Elder abuse: disparities between older people's disclosure of abuse, evident signs of abuse, and high risk of abuse 

Author(s)Cohen, Miri, Sarah Halevy Levin, Roni Gagin and Gideon Friedman
Title Elder abuse:disparities between older people's disclosure of abuse, evident signs of abuse, and high risk of abuse
Source Journal of the American Geriatrics Society,August 2007, Vol. 55, Issue 8, pp 1224-1230
Date 2007
Document type Journal article
Coverage Israel
Summary This study assesses three types of assessment tools and their reliability in identifying elder abuse. The first type of tool is direct questioning of the older person, the second group of tools are screening and assessment tools that check for evident signs of different kinds of abuse such as bruising, transfer of property and low hygiene, and the third group of tools is concerned with the identification of risk factors. Participants in the study were 730 elderly patients from two hospitals in Israel. The results showed a disparity in rates of identification of elder abuse according to different assessment methods. It was found that 5.9% of the elderly patients disclosed experiencing abuse through direct questioning, compared to 21.4% of the patients that the professionals identified as having signs of abuse. A further 32.6% of the patients were identified as being at high risk of abuse. The findings provide empirical evidence that there are more older people who are exposed to abuse than who admits to it. The authors conclude that no single assessment method is optimal and recommend the use of all three assessment tools concurrently, and as part of routine screening.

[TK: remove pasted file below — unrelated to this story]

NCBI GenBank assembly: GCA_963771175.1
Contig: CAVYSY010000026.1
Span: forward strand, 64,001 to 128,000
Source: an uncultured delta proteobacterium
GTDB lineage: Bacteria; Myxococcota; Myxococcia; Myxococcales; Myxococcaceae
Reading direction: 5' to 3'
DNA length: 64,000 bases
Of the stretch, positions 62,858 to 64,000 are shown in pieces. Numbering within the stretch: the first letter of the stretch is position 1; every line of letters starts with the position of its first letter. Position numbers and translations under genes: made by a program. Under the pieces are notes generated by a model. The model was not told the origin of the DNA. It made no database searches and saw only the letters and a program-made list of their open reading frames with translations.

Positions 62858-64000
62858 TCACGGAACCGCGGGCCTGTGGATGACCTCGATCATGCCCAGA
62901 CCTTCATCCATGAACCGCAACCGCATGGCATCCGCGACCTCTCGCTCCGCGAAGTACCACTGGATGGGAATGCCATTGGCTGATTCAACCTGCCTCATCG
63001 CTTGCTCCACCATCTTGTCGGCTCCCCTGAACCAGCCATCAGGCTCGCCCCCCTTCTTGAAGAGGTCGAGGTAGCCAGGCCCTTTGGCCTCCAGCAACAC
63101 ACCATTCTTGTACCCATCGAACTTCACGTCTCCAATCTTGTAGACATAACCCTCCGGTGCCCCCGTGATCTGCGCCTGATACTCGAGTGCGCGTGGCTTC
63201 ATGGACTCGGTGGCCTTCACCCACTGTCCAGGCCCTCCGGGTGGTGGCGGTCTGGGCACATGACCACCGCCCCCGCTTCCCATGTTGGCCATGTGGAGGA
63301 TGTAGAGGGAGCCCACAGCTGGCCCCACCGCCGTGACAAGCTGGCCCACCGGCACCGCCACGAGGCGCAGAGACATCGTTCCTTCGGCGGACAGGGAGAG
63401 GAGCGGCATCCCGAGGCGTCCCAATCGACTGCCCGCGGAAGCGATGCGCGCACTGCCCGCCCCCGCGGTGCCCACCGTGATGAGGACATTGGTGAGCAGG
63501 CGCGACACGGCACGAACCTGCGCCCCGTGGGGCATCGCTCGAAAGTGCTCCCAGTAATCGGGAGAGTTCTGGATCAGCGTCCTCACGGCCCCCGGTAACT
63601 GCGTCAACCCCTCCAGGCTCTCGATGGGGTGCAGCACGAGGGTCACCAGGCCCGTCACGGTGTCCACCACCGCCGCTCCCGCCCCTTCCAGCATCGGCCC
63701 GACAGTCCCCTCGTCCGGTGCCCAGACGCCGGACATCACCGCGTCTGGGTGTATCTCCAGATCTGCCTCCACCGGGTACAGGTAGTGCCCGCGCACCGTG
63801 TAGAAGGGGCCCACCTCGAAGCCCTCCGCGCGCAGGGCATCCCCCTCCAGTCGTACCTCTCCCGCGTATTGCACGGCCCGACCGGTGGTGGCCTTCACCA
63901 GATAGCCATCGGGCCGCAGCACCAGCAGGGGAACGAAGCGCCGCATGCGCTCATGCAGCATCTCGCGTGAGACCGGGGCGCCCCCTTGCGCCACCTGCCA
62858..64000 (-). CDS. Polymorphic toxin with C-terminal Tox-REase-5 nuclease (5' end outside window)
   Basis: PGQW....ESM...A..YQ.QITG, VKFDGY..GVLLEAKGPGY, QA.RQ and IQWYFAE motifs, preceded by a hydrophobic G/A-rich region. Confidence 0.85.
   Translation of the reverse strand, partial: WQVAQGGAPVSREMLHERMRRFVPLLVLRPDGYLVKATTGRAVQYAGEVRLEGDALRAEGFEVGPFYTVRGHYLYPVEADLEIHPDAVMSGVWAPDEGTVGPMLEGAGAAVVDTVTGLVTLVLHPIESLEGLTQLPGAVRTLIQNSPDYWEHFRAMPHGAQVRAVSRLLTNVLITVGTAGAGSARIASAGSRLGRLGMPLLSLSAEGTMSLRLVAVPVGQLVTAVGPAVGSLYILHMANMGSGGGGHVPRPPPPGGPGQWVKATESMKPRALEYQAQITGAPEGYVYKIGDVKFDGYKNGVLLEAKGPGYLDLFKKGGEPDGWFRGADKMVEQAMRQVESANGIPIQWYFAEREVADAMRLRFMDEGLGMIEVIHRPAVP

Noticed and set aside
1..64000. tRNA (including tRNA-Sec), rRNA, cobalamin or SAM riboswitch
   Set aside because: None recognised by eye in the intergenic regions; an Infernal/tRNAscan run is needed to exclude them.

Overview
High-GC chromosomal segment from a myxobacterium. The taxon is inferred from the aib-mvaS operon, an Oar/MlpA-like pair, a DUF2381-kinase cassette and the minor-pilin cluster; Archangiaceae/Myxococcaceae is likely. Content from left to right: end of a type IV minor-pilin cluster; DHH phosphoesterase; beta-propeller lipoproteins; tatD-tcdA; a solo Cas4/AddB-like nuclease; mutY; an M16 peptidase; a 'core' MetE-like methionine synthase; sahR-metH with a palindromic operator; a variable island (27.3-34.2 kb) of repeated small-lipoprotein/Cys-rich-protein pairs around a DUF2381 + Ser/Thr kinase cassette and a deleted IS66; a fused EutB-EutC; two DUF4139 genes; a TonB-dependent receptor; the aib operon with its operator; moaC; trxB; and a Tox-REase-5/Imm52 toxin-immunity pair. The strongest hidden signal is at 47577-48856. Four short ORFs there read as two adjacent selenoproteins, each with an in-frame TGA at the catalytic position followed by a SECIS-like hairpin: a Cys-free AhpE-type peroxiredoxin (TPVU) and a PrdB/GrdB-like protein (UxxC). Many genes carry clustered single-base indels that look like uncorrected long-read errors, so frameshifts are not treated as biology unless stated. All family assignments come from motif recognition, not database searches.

Keywords Elder abuse; disclosure; screening; high risk; evident signs
Topic Elder abuse